Items that should be included in the vendor’s response are:
- Mandatory, quarterly (or prescribed interval) quality audits
- Internal management meetings
- Onsite supervisory inspections
- Setting client-driven KPIs (key performance indicators) that are unique to each service contract
- Business intelligent reporting for management
5. Do they have a structured onboarding and training program for employees? Structured onboarding and training provide consistency in training delivery but also provides the opportunity to create customized content, completion records and certificates and individual reports. Ask for details or look for an online portal that allows management to administer, track and maintain training schedules for all co-workers. Training topics should include:
- Health and safety procedures
- Specific job functions and duties
- Product and equipment usage
- Cleaning and maintenance methodologies
- Customer relations
6. Does the organization have a documented Sustainable Purchasing Policy and Green Cleaning Policy? This is important to identify because it indicates whether the vendor is able to support your facilities maintenance sustainability goals. Also check to see if they provide training to employees on green cleaning practices.
7. What performance reporting is provided to clients? You want to make sure you’re going to receive regular, transparent reports on the facilities maintenance service and commercial cleaning that is being provided for your facility. Reports could include:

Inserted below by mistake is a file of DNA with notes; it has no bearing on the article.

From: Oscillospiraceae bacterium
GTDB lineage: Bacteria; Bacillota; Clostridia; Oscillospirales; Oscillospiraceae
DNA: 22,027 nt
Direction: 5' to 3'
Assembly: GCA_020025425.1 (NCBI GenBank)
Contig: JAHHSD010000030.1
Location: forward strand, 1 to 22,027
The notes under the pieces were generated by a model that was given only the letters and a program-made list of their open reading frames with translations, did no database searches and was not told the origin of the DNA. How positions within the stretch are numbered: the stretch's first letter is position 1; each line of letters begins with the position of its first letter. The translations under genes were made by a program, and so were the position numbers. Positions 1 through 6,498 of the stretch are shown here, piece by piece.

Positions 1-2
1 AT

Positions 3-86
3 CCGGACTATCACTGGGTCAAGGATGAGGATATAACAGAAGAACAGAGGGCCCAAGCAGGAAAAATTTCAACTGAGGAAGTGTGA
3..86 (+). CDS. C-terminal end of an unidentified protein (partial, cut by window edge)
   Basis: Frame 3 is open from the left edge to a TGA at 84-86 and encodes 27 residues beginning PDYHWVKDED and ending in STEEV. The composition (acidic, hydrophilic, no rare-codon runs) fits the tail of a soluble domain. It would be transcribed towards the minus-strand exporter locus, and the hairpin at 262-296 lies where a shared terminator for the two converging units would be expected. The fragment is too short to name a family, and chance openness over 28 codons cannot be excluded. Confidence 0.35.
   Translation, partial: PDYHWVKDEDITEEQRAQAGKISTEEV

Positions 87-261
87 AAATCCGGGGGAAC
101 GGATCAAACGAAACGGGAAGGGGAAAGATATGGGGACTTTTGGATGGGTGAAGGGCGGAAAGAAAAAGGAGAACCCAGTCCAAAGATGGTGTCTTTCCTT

- Quality audits and onsite inspections
- Tracking of Key Performance Indicators (specific to each client and project)
- Work loading reports
8. What are the range of services the vendor provides? Part of the RFP process involves specifying the services you require. In addition, however, it’s a good idea to ask what other services are being provided so that you can compare the breadth of services offered between vendors. Examples include:
- Janitorial/Commercial Cleaning
- Floor Maintenance
- Carpet Maintenance
- Window Cleaning
- Procurement Support and Inventory Management
- Waste Audits
- Special Events Prep and Clean Up
- Emergency Fire or Flood Cleanup services
- Emergency services such as a 24hr support line that has a live agent
- Abatement and Restoration services
- Plumbing and Electrical Repairs
- Exterior Grounds Maintenance and Landscape
- Winter Property Maintenance
- HVAC Mechanical Maintenance and Repairs